Postnatal/Postpartum Nutrition

Guest article by Dr. Harriet Holme

Postnatal Nutrition

Congratulations on your new baby or babies! As new parents this is a hugely exciting time for you; but it can also be extremely daunting, with a new level of worry, doubt about your ability, and mum guilt that you could have done better.

After giving birth, there are so many other things to concentrate on other than your postpartum diet, but I’ve written this guide to provide you with some practical time saving tips. It can be challenging enough having a baby, let alone eating well too, and even more so with an active toddler in the day time! However, making sure that you are eating healthily can help your energy levels to cope with the demands of motherhood. Each day you breastfeed you need approximately 400-500 extra calories. I’ve also got lots of tips to help you ensure you meet your micronutrient needs while breastfeeding.

My top tips for optimising your nutrition after a baby are:

  • Batch cooking can be a good way of filling your fridge and freezer with lots of nutritious meals that are ready to reheat and takes some of the pressure off from cooking every day.
  • Vitamin D is vital for optimal functioning of 20% of our genes. Many people can’t make enough from sunshine alone all year and so the NHS guidance is to supplement during autumn and winter months. Sunscreen doesn’t prevent you making vitamin D from sunshine.
  • Eat wholegrain foods such as brown pasta, bread and rice, which are both better for your sugar profile and also contain more fibre, to support the friendly bacteria in your gut.
  • Eat at least 5 portions of fruit and vegetables per day. Think of eating the rainbow, as all the different colours are due to different polyphenols, which function as antioxidants.
  • Aim for a fibre intake of 30g (especially important immediately after giving birth when going to the toilet can be tricky); try to enrich your diet with extra dried fruit, lentils, and beans. Fibre is also important for your gut health.
  • Check you are eating foods rich in calcium in your diet. Dairy products, or non-dairy such as tofu, pulses, dried fruit, and fish that have edible bones, such as sardines, or tinned salmon are a great source of calcium. If you need to exclude diary because your baby has Cow’s Milk Protein Allergy (CMPA), ensuring you get enough calcium is particularly important. When you choose a plant based milk, ensure that it meets your nutritional needs, especially calcium and iodine. I’ve written a blog about how to choose a plant based milk, and the nutrients in each of the main ones found in the supermarkets.
  • Smoothies can also be a great way of getting calories and nutrients in quickly, and are better than juices, as they contain more of the soluble and insoluble fibre which is so good your gut.
  • Another important micronutrient is iodine, which until recently has been largely thought to be sufficient in our diets. However, recent research has raised concerns that pregnant and breastfeeding women are at risk of deficiency. People following a vegan diet are also at risk of iodine deficiency, since dairy products and fish are iodine rich foods. If you are excluding dairy from your diet, choose a plant based milk alternative that is fortified with iodine.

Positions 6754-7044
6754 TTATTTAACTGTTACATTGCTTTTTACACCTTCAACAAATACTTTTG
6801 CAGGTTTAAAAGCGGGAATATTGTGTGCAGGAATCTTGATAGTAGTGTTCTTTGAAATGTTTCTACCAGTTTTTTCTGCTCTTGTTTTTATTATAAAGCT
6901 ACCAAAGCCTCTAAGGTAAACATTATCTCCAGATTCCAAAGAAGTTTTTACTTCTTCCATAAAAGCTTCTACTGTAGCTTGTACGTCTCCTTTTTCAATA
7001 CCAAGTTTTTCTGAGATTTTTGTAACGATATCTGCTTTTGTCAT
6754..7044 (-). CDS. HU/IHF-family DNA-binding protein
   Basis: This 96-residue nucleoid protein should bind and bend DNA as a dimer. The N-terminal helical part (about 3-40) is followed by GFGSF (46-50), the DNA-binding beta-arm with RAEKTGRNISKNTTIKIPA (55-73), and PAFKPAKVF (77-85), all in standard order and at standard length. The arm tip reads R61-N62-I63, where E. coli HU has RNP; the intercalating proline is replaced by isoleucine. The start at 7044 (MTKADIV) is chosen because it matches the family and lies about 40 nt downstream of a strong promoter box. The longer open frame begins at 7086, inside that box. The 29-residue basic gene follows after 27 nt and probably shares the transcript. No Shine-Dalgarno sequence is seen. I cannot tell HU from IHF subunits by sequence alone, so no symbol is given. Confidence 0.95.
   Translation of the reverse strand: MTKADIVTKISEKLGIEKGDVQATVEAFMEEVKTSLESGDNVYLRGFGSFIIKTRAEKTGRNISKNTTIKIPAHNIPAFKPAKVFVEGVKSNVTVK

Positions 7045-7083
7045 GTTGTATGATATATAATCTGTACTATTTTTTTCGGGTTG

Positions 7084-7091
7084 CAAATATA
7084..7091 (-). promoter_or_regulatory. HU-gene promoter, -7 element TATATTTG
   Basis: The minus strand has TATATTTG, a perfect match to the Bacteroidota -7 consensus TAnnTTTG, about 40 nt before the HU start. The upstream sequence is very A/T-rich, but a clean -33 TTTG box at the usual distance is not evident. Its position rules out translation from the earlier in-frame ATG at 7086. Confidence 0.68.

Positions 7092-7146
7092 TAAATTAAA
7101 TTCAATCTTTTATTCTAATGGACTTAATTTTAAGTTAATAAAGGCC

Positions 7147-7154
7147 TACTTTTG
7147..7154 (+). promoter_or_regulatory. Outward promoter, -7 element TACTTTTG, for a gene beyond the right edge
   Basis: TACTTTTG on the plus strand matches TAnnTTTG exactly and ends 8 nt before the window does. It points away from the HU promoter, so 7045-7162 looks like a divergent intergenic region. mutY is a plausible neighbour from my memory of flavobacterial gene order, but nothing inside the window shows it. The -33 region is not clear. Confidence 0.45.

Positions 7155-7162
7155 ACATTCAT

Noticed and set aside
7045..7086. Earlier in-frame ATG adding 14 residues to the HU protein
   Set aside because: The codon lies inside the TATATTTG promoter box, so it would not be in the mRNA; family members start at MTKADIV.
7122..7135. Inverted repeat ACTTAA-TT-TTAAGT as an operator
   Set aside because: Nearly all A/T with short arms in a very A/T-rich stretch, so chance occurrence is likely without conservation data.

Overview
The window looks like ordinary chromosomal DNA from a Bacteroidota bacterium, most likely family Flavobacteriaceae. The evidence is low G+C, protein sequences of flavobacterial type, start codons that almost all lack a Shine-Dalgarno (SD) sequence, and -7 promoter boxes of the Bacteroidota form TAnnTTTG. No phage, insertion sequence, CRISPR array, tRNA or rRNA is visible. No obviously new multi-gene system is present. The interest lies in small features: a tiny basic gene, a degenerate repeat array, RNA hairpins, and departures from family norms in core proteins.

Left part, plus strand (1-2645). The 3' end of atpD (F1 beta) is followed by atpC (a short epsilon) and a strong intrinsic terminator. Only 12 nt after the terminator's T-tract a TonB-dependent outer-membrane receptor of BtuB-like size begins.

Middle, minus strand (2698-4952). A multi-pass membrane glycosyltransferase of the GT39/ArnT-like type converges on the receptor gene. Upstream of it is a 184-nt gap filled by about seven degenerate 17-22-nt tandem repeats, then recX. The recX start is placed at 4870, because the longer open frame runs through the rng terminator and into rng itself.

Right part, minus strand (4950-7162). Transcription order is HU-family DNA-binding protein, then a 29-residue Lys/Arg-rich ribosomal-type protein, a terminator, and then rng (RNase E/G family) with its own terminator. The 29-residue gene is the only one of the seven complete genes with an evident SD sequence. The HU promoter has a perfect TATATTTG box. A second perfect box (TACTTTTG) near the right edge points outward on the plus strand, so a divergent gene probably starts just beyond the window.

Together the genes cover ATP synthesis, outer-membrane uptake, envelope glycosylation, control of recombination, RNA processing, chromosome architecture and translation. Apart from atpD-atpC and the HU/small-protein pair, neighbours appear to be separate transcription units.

• You need enough selenium in your diet for your thyroid gland to work properly. Selenium deficiency can lead to fatigue. Breastfeeding mothers and pregnant women need the highest levels of 60 -70mcg per day. Foods rich in selenium are meat (organs more than muscles), eggs and whole grains, fish, but brazil nuts have a huge amount compared with other foods, with just a couple of nuts providing your daily requirement of selenium.
  • Avocados, nuts and extra virgin olive oil are healthy mono-unsaturated fats important for health and energy. Try to have a handful of mixed nuts per day. They make a great snack while breastfeeding too.
  • Drink plenty of fluids – avoid sugary drinks and caffeine, instead choose water. To make water more interesting try adding herbs like verbena or slithers of vegetables such as cucumber.
  • Ensure your diet is rich in Omega 3 from seeds, nuts, seaweed and oily fish. Consider having fish night twice a week and enjoy some grilled salmon and vegetables, or a big mackerel salad.
  • Have healthy snacks to hand while you are breastfeeding such as fruit, vegetables, nuts and wholegrain crackers.

To help new mums I’ve designed a free nutrition checklist. Totally confused what 1250mg calcium or 30g of fibre looks like? It’s all on the free checklist.

I’m a Registered Nutritionist (AfN), and former experienced paediatrician. After studying at Cambridge University, I worked in the NHS for over a decade, ultimately specialising in paediatric oncology. I also have a PhD in genetics from UCL. I lecture on nutrition and was commissioned to write a novel degree combining culinary skills, nutrition and health. 

I now use these uniquely developed skills for the benefit of my clients and students, consulting as a Registered Nutritionist and lecturing in culinary science and nutrition. My focus is science backed nutrition, and I’m passionate about sharing credible information to empower people to eat for their health. I have lots of Nutrition and Health articles on my website or follow my ‘facts not fiction’ on Instagram @healthyeatingdr so that you can eat for health today.

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